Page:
FOIA Task Force Rejects Plan to Overhaul ‘Sunshine Law'

FOIA Task Force Rejects Plan to Overhaul ‘Sunshine Law'

More: Even a couple of Republican county committees are against the proposed FOIA overhaul. See what they said here.

The Arkansas Freedom of Information Task Force voted unanimously Monday morning to strongly oppose an overhaul of the state’s open records law under debate in this week’s special legislative session, declaring it untimely and not in the best interest of Arkansans.

The task force, created by Act 932 of the Arkansas General Assembly in 2017, was formed to advise lawmakers and policymakers on proposals that would affect the state’s open records and meetings law, the 1967 state Freedom of Information Act.

The task force members voted to reject Senate Bill 7 and House Bill 103, identical measures that would limit public access to records about the governor’s security but also revoke the government’s responsibility to provide the public with a broad range of documents relating to policymaking and government bodies’ interactions with lawyers.

The panel heard testimony from several Arkansans vehemently opposed to weakening the public’s right to keep watch on government officials and agencies in their deliberations.

“On that deliberative process [provision of the bills]... I did some research,” said Jimmie Cavin, a Freedom of Information Act defender who was first to testify. He said the bill would shield from the public the workings of “state departments, divisions, services, offices, commissions, boards and councils.” He counted 345 of those.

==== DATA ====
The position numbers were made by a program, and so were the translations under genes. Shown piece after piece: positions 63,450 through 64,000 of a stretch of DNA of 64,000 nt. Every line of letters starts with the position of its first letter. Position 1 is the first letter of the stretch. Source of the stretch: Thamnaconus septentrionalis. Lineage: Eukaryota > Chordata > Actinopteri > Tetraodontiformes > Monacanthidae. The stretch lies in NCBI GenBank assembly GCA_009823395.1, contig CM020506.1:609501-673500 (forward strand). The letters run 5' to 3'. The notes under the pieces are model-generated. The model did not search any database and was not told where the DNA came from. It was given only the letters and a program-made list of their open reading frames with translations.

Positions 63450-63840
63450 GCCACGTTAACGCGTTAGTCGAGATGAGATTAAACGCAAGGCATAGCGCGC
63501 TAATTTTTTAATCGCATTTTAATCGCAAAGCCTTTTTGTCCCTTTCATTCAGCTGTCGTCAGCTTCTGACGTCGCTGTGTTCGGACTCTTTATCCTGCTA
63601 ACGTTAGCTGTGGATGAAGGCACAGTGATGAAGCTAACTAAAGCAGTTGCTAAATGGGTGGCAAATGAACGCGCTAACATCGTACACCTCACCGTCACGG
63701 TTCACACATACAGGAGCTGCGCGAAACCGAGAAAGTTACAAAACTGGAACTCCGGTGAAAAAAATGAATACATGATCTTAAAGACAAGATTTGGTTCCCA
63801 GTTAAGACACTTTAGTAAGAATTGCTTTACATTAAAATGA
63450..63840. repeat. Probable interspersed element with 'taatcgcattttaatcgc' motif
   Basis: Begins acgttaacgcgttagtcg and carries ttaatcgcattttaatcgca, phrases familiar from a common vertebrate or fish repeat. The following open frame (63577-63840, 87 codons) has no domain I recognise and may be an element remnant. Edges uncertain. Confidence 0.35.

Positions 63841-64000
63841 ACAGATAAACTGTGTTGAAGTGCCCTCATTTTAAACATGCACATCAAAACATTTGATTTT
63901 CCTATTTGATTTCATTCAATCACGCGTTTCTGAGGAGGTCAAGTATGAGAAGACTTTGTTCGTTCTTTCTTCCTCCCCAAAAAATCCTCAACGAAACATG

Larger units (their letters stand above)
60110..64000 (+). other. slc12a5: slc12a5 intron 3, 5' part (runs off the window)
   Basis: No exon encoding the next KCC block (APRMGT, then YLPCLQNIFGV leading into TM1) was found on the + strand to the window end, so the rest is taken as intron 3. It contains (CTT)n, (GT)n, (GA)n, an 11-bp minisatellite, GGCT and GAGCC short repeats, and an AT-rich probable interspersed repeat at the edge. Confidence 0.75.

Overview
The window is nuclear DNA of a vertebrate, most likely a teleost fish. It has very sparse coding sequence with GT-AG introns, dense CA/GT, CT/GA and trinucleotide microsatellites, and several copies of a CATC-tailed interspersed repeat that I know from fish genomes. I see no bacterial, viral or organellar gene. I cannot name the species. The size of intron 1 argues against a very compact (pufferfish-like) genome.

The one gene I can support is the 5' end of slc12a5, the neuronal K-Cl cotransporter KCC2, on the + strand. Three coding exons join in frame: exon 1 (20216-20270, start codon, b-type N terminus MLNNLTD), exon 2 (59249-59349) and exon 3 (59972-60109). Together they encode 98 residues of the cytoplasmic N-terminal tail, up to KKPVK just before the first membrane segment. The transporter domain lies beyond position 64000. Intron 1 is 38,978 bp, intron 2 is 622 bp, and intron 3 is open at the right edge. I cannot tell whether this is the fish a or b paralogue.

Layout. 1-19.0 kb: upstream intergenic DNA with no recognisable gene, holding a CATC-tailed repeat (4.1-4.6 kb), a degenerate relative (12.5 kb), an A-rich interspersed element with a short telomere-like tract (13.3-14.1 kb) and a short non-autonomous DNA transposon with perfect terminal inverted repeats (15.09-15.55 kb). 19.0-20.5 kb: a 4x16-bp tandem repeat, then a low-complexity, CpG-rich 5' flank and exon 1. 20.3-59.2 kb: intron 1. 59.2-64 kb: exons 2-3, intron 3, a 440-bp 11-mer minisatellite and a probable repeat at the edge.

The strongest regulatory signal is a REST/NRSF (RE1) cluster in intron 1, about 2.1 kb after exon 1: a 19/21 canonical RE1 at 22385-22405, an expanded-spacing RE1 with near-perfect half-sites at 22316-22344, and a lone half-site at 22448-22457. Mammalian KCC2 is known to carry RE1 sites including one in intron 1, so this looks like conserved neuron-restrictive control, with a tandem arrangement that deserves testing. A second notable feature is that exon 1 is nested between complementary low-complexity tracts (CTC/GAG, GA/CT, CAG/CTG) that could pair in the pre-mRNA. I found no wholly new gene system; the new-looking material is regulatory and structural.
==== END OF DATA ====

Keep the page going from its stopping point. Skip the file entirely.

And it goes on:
“As for the part about legal fees, it is set up to discourage a citizen from filing a complaint, because now I’m not going to get the attorney fees to pay my attorneys,” Cavin continued. “But the government has taxpayer-funded lawyers to defend against the complaint. That’s taking our rights. As far as attorney-client privilege, I [as a taxpayer] am the client.”

Restricting access to those records would leave the process “ripe for fraud and corruption,” he said.

Kristin Netterstrom Higgins of Arkansas Press Women seconded Cavin’s concerns and said without access to records detailing government deliberative processes, “we are concerned for residents being able to be part of that deliberative process.”

Fort Smith lawyer Joey McCutchen noted that Gov. Sarah Huckabee Sanders compared the proposed new rules to the U.S. Freedom of Information Act, which includes a deliberative process exemption.

“It has been called by those who know the most abused exemption in the U.S. FOIA,” McCutchen said. “In 2013, federal agencies cited this provision over 81,000 times to justify non-disclosure of public records.” He said the proposed exemption here would mean that Arkansans “would never be able to see pre-decisional or deliberative discussions among bureaucrats, among state agencies, among state boards, among state commissions. And that is so concerning, because that is the reason we have a FOIA.”

Task Force member and Little Rock law professor Robert Steinbuch said he was generally fine with measures to truly advance security. But overall, he said, “this package is cobbled together, a wish list for bureaucrats, and a bad idea for the people of Arkansas. And it shouldn’t be brought during a special session with what now seems, you know, an undemocratic process to run [the bills] through whatever committee where they can get a majority.”

Opponents of the legislation were expected to testify against it in the House and Senate State Agencies and Governmental Affairs committees, but members of the task for said they expected the legislation to go to the floor, if it could, through the bodies' Judiciary committees.“I heard rumors, frankly, that they were going to try to run it through Judiciary because they didn’t have the votes in State Agencies,” Steinbuch said. “But I don’t know what is actually on the call at this point.”

Steinbuch called for one vote to oppose the legislation. After it was unanimously approved, he made another motion for the task force to declare that the bills were unsuitable for a special session and contrary to the best interests of Arkansans.

That motion, too, carried unanimously.